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02-16-2008, 11:39 AM
  #78
Wrigley
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The Falcons are proud to select RW Rejean Houle.

The duo of Rejean Houle and Marc Tardif had made national headlines as the two best junior hockey players in Canada in 1969. The only question was who would be the first pick overall in the draft. And, even that turned out to be rather anti-climactic because as it happened the Montreal Canadiens were the automatic beneficiaries of both picks, thanks to a bizarre clause in the NHL rule books at the time which stated the Canadiens had the option of first right of claim with respect to two players whose fathers are French-Canadians and domiciled in the province of Quebec, at the time of the draft.

The Canadiens selected Houle first and Tardif second. Needless to say, this strange form of favouritism did not sit well with the other teams around the league, who felt the draft should be based entirely on league standings. Houle had completed two strong offensive seasons with the Juniors. In 1968-69, he averaged exactly two points per game, scoring 53 goals and 55 assists fn 54 games for 108 points. Tardif, by comparison, had 72 points in 51 games.

With the honour of being a number-one draft pick also comes a tremendous amount of pressure, especially in hockey-crazy Montreal. Houle certainly felt that pressure and was held to just nine games with the Canadiens, scoring a single point. The rest of the season he played in the AHL with the Montreal Voyageurs, where he had 25 points in 27 games.

Houle played three more seasons with the Canadiens, and although he played on two Stanley Cup winning teams, in 1971 and 1973, and showed improvement in his game every year, it never seemed fast enough for Habs' fans or the local media, who had expected much greater things from their first overall pick of four years earlier.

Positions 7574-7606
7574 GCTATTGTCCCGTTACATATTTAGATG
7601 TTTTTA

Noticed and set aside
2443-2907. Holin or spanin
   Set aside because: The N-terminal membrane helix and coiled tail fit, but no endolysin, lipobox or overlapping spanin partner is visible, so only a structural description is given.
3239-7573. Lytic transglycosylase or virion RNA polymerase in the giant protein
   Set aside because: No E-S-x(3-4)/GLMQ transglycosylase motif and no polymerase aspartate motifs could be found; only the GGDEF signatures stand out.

The arrival of the WHA looked tempting to Houle, and he opted to leave the Montreal microscope and join the new league with the Quebec Nordiques. That seemed to anger the Canadiens' fans even more, but Houle felt he really had no option but to play elsewhere. During his three years in the WHA, Houle enjoyed a great deal of success, improving upon his offensive stats each year. In 1975-76, he scored 51 goals and 52 assists for 103 points in 81 games.

Houle had a new-found confidence in his game, and at the age of 27, felt he was ready to re-enter the Montreal powderkeg to stand up to his critics. He rejoined the Canadiens in 1976-77 and scored 52 points in 65 games. Houle and the Habs had a successful run through the playoffs, defending their Cup championship from a year earlier by beating the Boston Bruins in the finals. The two clubs met again in the 1978 finals, with the same result. In 1979, Montreal won their fourth Cup in a row, beating the New York Rangers in the final four-games-to-one. Houle played another four years with the Canadiens, retiring after 16 games into the 1982-83 season at the age of 33. In eleven years with the Montreal Canadiens, Houle had won five Stanley Cup rings.

After retiring, Houle became an executive with a national brewing company before being offered the job as general manager of the Montreal Canadiens. Just six weeks into the job, Houle was faced with a monumental crisis. Montreal's star goaltender Patrick Roy, who had been feuding with head coach Mario Tremblay, and soon after being yanked from a game, told team president Ronald Corey that he had just played his final game for Montreal. The television cameras caught the entire episode, with a stunned looking Corey sitting in the front row in disbelief and Tremblay staring off into space. The situation was unfixable, so Houle traded Roy and captain Mike Keane to the Colorado Avalanche for goalie Jocelyn Thibault, Andrei Kovalenko, and Martin Rucinsky in what was the biggest trade in Montreal Canadiens' history.

Houle served as general manager until being replaced by Andre Savard in 2000.

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